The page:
Understanding the Trends & Features of Microcells

10.20.2015, Written by fieldnation

Microcell BlogThe popularity of mobile browsing as a way of accessing the Internet has been building in popularity over recent years. Since 2014, the number of people who prefer to access the online world through their smartphone has surpassed the number of individuals using a wired desktop, which has therefore increased the desire for reliable network capacity. One potential solution established by experts is “microcell technology” – a strategy that allows for coverage of smaller areas while providing better performance, increased accessed points, improved throughput, and reliability.

Cellphones now offer a wide range of data applications and technical solutions, prompting operators to search for opportunities to promote wide area coverage for high-rate data. What were once regarded as understandable gaps in coverage have become the focus of carriers attempting to expand their reach. Because of this, various carriers embrace femtocells and microcells as a way of helping individuals and businesses gain better access.


Why Use Microcells?

The traditional “macrocell” is the largest cell in a mobile phone network and provides the widest area of coverage. Often, the antennas for macrocells are located across existing structures like rooftops and antenna since they must be high enough to reduce obstruction from buildings or terrain.

In technology, the word “microcell” applies to any cell that is smaller in size than the traditional macrocell. Fundamentally, most cells that cover less than two kilometers are femtocells and picocells which offer coverage below 200m. Picocells, microcells, and femtocells are each versions of “small cells”, which use cable and DSL connections to broadcast cellular service across a small space.

Boosters for cellphone signals utilize an existing cellular signal and amplify it for broadcasting, requiring the use of an existing signal. Contrastingly, microcells can create their own signals, allowing for placement in areas with poor reception.

Macrocells often have some gap between areas of coverage – imagine pouring basketballs into a bathtub – there would be quite a few empty spaces. However, even if you could cover an entire area with macrocells, the throughputs at locations in in-between areas have low signal strength which leads to a poor connection. The installation of microcells throughout these areas could resolve such issues.


Concerns Surrounding Microcell Deployment

Despite the fact that a number of major carriers already use microcells, there are a few concerns that exist. For instance, in order to install microcells within a densely populated area, carriers will need access to locations such as civic centers, stadiums, and hospitals. Sometimes, this need leads to objections from government personnel, who question why private carriers should have access to public space as a way of deploying their technology.

Perhaps the most significant concern when deploying microcells in any location is whether an appropriate location will be available in which to install and utilize the data, allowing it to connect to the remaining network. Unfortunately for many carriers, it has become difficult to find a reasonable location in which to deploy a macrocell, due to the visual appearance of antenna towers that traditional large-area cell sites need to operate. With microcell positioning, the use of antenna towers isn’t typically required, however, decisions regarding the placement and size of cable conduits still exist.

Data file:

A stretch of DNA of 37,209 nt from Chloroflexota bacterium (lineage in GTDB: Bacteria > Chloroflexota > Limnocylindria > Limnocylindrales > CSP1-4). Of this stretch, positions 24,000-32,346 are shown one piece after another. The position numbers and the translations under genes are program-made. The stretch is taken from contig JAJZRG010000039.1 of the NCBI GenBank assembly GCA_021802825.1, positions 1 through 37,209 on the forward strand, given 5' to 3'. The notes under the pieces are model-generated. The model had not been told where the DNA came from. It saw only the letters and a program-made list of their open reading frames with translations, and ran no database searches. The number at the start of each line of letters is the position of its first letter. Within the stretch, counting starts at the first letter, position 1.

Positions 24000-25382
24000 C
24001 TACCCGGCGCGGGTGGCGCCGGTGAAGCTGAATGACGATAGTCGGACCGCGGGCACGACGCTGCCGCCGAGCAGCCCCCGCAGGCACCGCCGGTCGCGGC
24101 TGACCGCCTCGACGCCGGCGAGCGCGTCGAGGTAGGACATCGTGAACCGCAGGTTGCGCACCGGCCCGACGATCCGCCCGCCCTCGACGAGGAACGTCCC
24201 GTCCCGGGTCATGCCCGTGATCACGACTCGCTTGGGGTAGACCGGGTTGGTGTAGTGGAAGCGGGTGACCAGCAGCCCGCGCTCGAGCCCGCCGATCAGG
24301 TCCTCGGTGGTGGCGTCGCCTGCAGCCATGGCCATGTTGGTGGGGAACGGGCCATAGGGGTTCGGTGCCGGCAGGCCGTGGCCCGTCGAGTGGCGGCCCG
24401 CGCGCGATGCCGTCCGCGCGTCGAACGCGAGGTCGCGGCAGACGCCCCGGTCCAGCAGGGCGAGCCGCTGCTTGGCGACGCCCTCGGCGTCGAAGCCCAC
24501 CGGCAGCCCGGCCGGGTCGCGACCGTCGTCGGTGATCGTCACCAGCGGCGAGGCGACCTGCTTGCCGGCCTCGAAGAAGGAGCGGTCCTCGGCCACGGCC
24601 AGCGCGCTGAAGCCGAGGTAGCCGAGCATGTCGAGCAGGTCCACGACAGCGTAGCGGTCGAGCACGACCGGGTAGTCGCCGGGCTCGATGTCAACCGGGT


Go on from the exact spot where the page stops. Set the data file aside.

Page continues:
Many carriers hit a significant hurdle when attempting to work with the city to manage pole, space, and power-related issues, as although plenty of citizens are happy to access more powerful coverage for their cellphones, they are not willing to risk the aesthetics of their town for that purpose. The electrical equipment used to support microcell technology is no bigger than a household appliance, and it can run off the standard residential or commercial power grids that run throughout a city or town.  However, in spite of this, the public prefer to keep their technology equipment and utilities underground and out of sight.


Managing Microcells

For carriers hoping to install microcells, it’s crucial to strategize regarding power, physical space, and access. Carriers may need to rely upon the willingness of the end-users and allow for the installation of microcells in their local area to boost their coverage and internet access. Utilizing on-demand service labor to install microcells will become increasingly popular as we continue to see a rise in the use of mobile browsing and need for data usage.


Find trusted, on-demand talent for your microcell projects through Field Nation.

Or, visit our website to learn more about Field Nation’s support of carriers and OEMs servicing the microcell and distributed antenna systems industry. Assets include:

  • Efficiency, Transparency, Performance & Speed: Meeting the Needs of Today’s Wireless Infrastructure Industry – Ebook
  • ”Wireless & Broadband Infrastructure Trends 2016” – Infographic